4
$\begingroup$

I'm studying the paper "Minimizing Total Tardiness on a Single Machine Using Ant Colony Optimization" which has proposed to use Ant colony optimization to SMTWTP.

According to this paper:

Each artificial ant iteratively and independently decides which job to append to the sub-sequence generated so far until all jobs are scheduled, Each ant generates a complete solution by selecting a job $j$ to be on the $i$-th position of the sequence. This selection process is influenced through problem-specific heuristic information called visibility and denoted by $\eta_{ij}$ as well as pheromone trails denoted by $\tau_{ij}$. The former is an indicator of how good the choice of that job seems to be and the latter indicates how good the choice of that job was in former runs. Both matrices are only two dimensional as a consequence of the reduction in complexity

They have proposed this formula for the probability that job $j$ be selected to be processed on position $i$:

enter image description here

but I can't understand what $[]$ surrounding $\eta_{ij}$ and $\tau_{ij}$ indicates. Does it show that these values are matrices?

$\endgroup$
3
$\begingroup$

The square brackets $[]$ in $[\tau_{ij}]^\alpha$ and $[\eta_{ij}]^\beta$ may be just a way of emphasing that the elements $\tau_{ij} \in \mathbb{R}$ and $\eta_{ij} \in \mathbb{R}$ of respectively the matrices $\mathbf{\tau} \in \mathbb{R}^{n \times n}$ and $\mathbf{\eta} \in \mathbb{R}^{n \times n}$ (where $n$ is the number of nodes in the graph) are respectively raised to $\alpha$ and $\beta$, so they could have used also other type of brackets, for example, $()$. It may also be a way of indicating that $[\tau_{ij}]$ and $[\eta_{ij}]$ are $1 \times 1$ matrices or vectors that contain respectively the scalars $\tau_{ij}$ and $\eta_{ij}$, so you are multiplying matrices or vectors (dot product).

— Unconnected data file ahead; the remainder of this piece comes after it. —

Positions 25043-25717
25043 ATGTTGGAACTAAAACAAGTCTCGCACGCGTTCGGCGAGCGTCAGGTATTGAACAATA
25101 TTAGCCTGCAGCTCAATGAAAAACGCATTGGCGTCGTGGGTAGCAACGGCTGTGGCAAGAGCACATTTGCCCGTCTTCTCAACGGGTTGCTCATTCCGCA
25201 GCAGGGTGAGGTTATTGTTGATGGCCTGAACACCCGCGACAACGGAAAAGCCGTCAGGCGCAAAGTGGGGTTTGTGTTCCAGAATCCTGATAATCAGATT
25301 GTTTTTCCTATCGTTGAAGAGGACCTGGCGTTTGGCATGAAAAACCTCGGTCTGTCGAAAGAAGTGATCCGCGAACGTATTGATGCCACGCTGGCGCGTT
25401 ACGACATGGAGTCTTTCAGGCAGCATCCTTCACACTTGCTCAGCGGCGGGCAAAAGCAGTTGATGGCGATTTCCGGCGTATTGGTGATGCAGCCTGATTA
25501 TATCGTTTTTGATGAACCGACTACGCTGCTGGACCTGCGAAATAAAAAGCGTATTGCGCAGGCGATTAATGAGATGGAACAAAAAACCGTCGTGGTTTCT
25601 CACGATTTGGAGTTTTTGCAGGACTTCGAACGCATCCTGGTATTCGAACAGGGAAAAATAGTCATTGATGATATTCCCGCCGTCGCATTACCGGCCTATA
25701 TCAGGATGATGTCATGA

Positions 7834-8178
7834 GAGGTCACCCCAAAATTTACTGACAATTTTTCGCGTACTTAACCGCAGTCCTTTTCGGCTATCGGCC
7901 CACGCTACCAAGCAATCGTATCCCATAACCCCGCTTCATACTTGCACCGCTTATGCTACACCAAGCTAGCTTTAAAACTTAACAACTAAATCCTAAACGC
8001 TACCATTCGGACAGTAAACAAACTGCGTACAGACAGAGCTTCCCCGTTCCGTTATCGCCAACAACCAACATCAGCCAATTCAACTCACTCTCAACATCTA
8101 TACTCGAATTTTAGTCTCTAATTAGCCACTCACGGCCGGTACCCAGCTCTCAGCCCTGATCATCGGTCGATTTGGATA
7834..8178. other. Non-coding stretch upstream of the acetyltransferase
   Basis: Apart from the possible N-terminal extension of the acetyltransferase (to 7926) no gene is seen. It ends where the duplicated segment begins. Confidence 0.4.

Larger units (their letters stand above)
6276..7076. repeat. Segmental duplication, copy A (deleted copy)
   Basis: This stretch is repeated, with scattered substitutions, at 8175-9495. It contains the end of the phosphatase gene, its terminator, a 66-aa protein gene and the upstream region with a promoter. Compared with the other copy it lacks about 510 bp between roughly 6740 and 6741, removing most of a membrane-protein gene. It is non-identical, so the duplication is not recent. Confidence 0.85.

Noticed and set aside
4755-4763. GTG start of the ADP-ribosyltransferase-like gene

This notation is also used in the paper that introduced the ant colony system (ACS) (and it is probably used in many other papers related to ant colony optimization). See equation 1 of Ant Colony System: A Cooperative Learning Approach to the Traveling Salesman Problem (1997) by Dorigo and Gambardella.

| improve this answer | |
$\endgroup$
  • 1
    $\begingroup$ By the way, in the past, I've implemented the ant colony system (ACS). I've looked at my implementation and it seems to be consistent with my explanations above. $\endgroup$ – nbro Nov 1 '19 at 16:38

Your Answer

By clicking “Post Your Answer”, you agree to our terms of service, privacy policy and cookie policy

Not the answer you're looking for? Browse other questions tagged or ask your own question.